While the economy drains Connecticut’s casinos of valuable revenue, their investments in Asian gamers hedge those losses.
“There’s no question it has held up better,” said Anthony Patrone, senior vice president of marketing at Mohegan Sun in Uncasville. “We are happy about that, but we are not taking it for granted.”
Since their openings in the 1990s, Mohegan Sun and Foxwoods Resort Casino in Mashantucket offered games such as baccarat, sic bo and pai gow that attract Asian gamers. As the heavy Asian populations in New York and Boston responded in strong numbers, the casinos rolled out more tables and eventually separate gaming areas for the Asian market.
Those investments, along with Asian-specific entertainment and marketing, paid dividends from the beginning, but they are especially vital now as Foxwoods and Mohegan Sun report overall drops in gaming revenue.
The latest figures for slot machine revenue — released for May — show Mohegan down 7 percent and Foxwoods down 9 percent for the year. Both casinos have lost more than 15 percent of their slot revenue over the past five years. The month was the slowest May for slot machine revenue since 1997 for Foxwoods and since 2002 for Mohegan Sun.
Although not reporting specific figures on patrons, Foxwoods and Mohegan both say that Asian gamers constitute 20-25 percent of the casino visitors. The vast majority are Chinese with Korean and Vietnamese players also coming in significant numbers. Japanese and Cambodian patrons also frequent locations.
After Mohegan Sun opened in 1996, the casino saw an 8-10 percent increase in Asian gamblers every year, Patrone said. That culminated in 2007 with the opening of Sunrise Square, a specific gaming area including popular Asian table games like baccarat. The popularity increased until 2009 when the recession slowed business throughout the casino.
Sunrise Square boasts 50 table games with room for 368 players. Throughout Mohegan Sun, there are 75 tables for baccarat, pai gow and sic bo totaling 536 seats, the most of any location in the United States, Patrone said.
Foxwoods boasts 51 Asian table games with the 34 baccarat tables being the most popular on the property, said Steve Ma, Foxwoods vice president of Asian marketing. The games all are located in one area, so the patrons that frequent them don’t have to travel far.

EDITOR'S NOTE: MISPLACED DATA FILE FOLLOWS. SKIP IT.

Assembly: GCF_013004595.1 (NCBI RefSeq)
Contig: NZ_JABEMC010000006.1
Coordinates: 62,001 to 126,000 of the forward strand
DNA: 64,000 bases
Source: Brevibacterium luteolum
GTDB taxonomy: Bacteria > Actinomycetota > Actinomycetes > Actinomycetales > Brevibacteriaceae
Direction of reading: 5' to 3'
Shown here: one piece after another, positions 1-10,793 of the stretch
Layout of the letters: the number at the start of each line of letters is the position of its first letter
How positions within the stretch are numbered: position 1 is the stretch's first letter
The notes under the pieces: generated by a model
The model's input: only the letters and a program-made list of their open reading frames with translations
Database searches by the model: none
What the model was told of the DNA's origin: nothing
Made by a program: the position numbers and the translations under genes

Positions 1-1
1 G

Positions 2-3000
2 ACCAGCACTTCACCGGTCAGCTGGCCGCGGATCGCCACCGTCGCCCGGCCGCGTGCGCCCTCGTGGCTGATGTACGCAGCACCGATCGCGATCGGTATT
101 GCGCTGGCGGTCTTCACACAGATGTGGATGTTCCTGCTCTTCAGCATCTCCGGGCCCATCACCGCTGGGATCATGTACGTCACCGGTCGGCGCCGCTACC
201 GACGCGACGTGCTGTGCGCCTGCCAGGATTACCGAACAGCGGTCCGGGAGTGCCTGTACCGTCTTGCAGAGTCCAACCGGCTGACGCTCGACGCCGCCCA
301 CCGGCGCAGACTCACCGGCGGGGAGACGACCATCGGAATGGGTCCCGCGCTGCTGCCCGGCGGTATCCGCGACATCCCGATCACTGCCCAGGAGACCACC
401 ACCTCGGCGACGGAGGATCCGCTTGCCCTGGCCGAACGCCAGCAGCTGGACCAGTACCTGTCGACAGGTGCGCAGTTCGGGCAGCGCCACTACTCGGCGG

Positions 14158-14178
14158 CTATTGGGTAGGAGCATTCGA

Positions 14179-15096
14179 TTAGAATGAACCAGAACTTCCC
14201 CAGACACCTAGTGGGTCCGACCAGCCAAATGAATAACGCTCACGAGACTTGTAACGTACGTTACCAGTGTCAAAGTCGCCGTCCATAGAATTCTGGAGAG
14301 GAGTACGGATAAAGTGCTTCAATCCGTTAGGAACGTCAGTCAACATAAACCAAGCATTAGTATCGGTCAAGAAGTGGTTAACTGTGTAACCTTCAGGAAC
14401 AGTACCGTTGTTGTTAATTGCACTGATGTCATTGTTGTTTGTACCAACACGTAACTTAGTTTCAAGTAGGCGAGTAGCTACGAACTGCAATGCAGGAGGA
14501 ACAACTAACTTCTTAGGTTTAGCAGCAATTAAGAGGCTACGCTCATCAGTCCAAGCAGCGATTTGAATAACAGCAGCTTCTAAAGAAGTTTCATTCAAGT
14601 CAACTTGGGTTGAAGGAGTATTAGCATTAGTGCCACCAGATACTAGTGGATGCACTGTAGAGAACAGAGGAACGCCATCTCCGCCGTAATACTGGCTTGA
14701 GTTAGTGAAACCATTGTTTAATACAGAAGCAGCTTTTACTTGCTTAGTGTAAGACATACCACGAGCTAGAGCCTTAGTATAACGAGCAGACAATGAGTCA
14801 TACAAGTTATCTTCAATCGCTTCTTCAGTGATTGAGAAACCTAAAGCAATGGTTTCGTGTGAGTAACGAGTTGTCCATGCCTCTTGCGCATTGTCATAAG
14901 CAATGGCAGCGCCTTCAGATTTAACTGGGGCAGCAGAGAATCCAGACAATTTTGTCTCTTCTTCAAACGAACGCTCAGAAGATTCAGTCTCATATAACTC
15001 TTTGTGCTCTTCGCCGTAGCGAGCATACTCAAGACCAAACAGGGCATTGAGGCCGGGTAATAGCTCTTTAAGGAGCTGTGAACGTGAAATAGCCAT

Baccarat was small part of Foxwoods offering when the casino opened in 1992, but more Asian tables and games are added each year.
“After we increased the tables, we just have to make sure we fill them; and we’ve never had to take tables away,” Ma said. “The Asian customers like to gamble.”
Gambling has strong traditions in the Chinese culture, and that has permeated to the surrounding counties, although to a lesser degree, said Vera Schwarcz, director of the Freeman Center for East Asian Studies at Wesleyan University.
“It hasn’t been frowned upon like in Christian cultures,” Schwarcz said. “Finding shortcuts in the dream of realizing wealth is something that’s more acceptable.”
Chinese men go out to drink and gamble, and Chinese women stay home to gamble with friends, sometimes in large groups, she explained. The Chinese people believe strongly in luck, which coincides with their feelings toward fate and fortune.
“It’s not like if you go out and gamble that you are a bad family man,” Schwarcz said. “If you gamble and win, it goes toward your social status of having more money.”
Asia, especially China, has become the new hotspot for American casinos to drum up new business. For a long time Las Vegas casinos have sought out high rollers in Asia to fly into Nevada, Patrone said. Now casino companies build properties in the Far East, particularly Macau.
The Connecticut casinos count on the regional market and don’t devote much time to enticing millionaire high rollers from Asian countries, the way Las Vegas casinos do, Patrone said. The competition for those whales is too much to overcome unless they are in the Northeast for business in New York or visiting a student in Boston.
While Connecticut’s Asian population is below the national average of 4.4 percent, New York and Massachusetts are above average, particularly in the New York City and Boston areas where 1 in 12 people — or 1 in 5 in some areas — are Asian, according to the U.S. Census.
To make sure they have a steady supply of gamers, Mohegan Sun and Foxwoods run buses from these heavy Asian population centers where patrons receive complimentary food or casino credit to offset the bus ticket cost. Foxwoods runs 48 buses per day while Mohegan Sun claims to have more. Most Asian gamblers arrive in the morning and afternoon, Ma said.
As said Patrick Cooke, Vice-President of Sales and Marketing of China Elite Focus, the Seattle-based marketing agency specialized on affluent Chinese tourists “For wealthy Chinese inbound tourists in the US, gambling is an important part of the global travel experience. It’s as important as a luxury shopping session at a Louis Vuitton store”